Summer’s here and temperatures and humidity are on the rise. Making sure your family stays cool and comfortable is important whether you’re driving 500 miles or just running an errand across town. Having to deal with your vehicle’s air conditioning not working, well … is just uncomfortable.
An Ounce of Prevention
In the case of maintaining your AC system, the old adage is true, a little preventive maintenance will go a long way in eliminating more costly repairs in the future.
Here are some ways to address common problems with your auto’s AC system.
My AC no longer cools like it used to.
There are several reasons the cooling capability of your AC unit can diminish. A Freon leak, a bad compressor, a clogged or leaking tube or hose, a failed blower motor or condenser, or even a blown fuse or relay can reduce your AC’s cooling capacity.
Refrigerant leaks in your vehicle’s AC system are the No. 1 problem leading to poor AC performance. Fortunately leaks are the least expensive and easiest AC problem to remedy.
What’s that musty smell?
A musty, damp smell in your vehicle is typically the result of bacteria and moisture build up in your AC’s evaporator. As a result when air flows across your evaporator it distributes this less than fresh air into your auto. Moisture build up can be caused by clogged discharge lines and normally can be repaired easily. If you don’t see some water under your vehicle after the AC has been running, your system may not be working optimally. Using a cleansing conditioner will eliminate any bacteria in or around your evaporator.
I am not getting any cold air.
Compressors do fail. A compressor is the pump that circulates the coolant throughout the cooling system and can fail due to coolant leaks or just because the mechanical components eventually wear out. Replacing a compressor can cost a few hundred dollars, but unfortunately there is no cold air without it.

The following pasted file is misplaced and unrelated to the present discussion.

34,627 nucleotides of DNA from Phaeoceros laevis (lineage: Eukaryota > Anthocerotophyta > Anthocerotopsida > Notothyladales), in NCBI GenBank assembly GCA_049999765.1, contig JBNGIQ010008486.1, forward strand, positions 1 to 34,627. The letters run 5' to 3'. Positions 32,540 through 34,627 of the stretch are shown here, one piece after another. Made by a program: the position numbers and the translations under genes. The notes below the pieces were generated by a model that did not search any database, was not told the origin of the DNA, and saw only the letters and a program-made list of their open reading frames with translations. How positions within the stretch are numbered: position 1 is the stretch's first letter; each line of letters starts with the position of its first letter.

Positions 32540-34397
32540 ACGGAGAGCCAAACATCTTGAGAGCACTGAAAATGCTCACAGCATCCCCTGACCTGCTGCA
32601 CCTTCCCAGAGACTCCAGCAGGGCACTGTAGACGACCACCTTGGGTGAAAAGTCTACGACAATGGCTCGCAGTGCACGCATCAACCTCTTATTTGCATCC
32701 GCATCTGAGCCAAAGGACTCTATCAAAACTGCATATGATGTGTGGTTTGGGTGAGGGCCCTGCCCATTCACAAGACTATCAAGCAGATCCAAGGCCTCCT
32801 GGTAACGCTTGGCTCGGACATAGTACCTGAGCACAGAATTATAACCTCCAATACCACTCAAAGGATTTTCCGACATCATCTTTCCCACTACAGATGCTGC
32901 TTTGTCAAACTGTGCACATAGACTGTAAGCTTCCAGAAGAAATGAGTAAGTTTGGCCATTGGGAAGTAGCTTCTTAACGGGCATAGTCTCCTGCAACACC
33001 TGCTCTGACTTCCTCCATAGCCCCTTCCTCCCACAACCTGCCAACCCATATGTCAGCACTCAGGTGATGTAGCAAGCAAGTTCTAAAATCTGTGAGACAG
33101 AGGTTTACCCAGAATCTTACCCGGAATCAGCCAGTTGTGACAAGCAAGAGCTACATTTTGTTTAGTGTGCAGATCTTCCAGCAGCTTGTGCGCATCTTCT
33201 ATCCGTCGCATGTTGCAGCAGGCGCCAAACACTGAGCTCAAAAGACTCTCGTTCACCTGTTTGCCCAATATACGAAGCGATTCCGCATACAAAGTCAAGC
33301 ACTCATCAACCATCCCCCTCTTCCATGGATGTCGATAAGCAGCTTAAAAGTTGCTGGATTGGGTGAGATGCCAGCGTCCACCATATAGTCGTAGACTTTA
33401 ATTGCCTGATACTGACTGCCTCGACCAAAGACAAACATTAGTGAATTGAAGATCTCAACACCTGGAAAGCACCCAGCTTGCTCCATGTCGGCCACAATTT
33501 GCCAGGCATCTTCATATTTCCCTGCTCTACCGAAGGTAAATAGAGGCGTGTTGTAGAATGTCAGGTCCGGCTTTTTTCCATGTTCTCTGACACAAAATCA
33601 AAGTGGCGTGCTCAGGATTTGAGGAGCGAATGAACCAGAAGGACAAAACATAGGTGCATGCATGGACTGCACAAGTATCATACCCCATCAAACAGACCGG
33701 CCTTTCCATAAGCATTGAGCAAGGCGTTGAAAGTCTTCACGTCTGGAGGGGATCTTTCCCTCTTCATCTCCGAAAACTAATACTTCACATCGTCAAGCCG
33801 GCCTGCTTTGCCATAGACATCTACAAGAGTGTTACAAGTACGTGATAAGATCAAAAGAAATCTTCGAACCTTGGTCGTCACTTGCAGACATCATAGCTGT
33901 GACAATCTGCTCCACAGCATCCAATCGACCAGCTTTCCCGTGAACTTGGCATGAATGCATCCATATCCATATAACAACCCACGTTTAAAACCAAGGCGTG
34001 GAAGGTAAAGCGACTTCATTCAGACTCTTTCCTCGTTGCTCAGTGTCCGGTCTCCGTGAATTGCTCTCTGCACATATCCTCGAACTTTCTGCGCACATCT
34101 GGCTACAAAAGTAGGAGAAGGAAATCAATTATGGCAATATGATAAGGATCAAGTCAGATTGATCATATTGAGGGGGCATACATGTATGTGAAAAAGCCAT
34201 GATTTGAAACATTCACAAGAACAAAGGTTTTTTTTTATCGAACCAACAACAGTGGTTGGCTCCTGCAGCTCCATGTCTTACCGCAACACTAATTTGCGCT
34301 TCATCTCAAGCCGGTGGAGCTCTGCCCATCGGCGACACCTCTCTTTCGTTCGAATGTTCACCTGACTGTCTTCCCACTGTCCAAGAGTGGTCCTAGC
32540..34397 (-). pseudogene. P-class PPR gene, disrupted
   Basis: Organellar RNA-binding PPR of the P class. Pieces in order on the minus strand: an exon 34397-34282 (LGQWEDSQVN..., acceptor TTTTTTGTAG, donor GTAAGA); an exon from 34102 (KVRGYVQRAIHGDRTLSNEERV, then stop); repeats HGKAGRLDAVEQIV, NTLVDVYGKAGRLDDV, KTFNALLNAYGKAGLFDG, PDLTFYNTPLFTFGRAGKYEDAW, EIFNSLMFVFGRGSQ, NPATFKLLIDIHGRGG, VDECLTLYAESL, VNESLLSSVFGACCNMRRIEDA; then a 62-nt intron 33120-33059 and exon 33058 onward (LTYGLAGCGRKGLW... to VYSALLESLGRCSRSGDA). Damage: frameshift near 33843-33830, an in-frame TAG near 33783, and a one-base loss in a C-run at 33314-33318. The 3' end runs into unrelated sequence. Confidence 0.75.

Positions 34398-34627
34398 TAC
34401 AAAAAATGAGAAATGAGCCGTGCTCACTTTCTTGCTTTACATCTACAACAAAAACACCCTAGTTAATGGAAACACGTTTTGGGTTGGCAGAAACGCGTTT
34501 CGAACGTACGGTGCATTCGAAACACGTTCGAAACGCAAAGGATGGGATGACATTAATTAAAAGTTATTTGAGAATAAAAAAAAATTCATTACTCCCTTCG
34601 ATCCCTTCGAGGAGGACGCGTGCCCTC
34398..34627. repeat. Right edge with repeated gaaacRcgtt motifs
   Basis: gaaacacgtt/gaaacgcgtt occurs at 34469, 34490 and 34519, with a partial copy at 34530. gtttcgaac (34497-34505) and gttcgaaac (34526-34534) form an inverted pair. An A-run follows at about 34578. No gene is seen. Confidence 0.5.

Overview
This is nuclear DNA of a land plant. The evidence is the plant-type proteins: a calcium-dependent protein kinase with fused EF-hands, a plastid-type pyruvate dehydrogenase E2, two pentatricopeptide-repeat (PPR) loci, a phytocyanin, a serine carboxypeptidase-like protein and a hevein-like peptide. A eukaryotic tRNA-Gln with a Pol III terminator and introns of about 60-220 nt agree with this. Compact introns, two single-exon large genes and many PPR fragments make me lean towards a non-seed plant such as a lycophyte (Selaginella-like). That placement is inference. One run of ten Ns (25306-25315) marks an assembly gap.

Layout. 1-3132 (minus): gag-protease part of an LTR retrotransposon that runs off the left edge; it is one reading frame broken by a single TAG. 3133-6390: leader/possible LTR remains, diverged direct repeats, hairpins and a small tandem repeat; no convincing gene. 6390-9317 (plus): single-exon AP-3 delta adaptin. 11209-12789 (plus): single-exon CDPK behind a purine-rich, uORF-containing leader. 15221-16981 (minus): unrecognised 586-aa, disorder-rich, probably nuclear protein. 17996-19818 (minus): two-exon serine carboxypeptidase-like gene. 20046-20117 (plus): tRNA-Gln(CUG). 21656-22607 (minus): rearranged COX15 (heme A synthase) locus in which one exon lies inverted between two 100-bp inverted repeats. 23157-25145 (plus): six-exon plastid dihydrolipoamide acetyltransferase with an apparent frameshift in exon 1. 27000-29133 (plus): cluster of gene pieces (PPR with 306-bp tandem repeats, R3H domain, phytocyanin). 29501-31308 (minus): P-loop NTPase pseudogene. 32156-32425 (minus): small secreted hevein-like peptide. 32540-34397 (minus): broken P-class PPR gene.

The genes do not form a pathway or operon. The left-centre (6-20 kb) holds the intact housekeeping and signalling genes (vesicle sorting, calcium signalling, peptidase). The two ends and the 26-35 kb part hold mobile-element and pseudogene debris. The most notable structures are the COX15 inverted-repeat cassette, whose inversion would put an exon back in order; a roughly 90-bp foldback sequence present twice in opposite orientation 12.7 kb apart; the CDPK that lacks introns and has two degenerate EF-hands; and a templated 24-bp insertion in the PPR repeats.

My vehicle’s AC has weak air flow.
There are a number of factors that can contribute to weak air flow. A loose hose, a ventilation fan that stopped working, seals that are leaking or even mold or mildew that has collected in the evaporator coil can impact air circulation. Cabin filters that become clogged over time also affect air flow. It is recommended that you replace these filters every 10,000 miles.
We can’t get the temperature inside the vehicle set properly.
Many late model vehicles are now equipped with dual heating/cooling controls where the driver and passenger can both control the temperature. If the blend air door that regulates the temperature on each side of the vehicle does not work properly, then it is likely a problem in the electronic module controlling this feature.
What can I do to inspect my AC system in my vehicle?
There are a couple of simple things a vehicle owner can do to catch potential problems early.
• Visually inspect the AC system’s drive belt for cracks or damage
• Visually inspect for leaks or damage to your AC system
• Check your blower at all speeds
• Check dual cooling and/or auto temperature setting controls
If you suspect you have a refrigerant leak there are “Do It Yourself Recharge Kits” available. When using these kits it is very important that you put in the correct amount of refrigerant based on your AC’s specifications. Putting too much refrigerant into your AC system can put excess pressure on weak hoses and fittings causing additional problems in the future.
Beck’s Auto Center Can Help
If you are experiencing any problems with your vehicle’s AC system, we’ll be happy to “check it out” and perform all needed repairs.
To schedule an appointment that fits your schedule go to Make An Appointment. We’ll do our best to keep you cool this summer.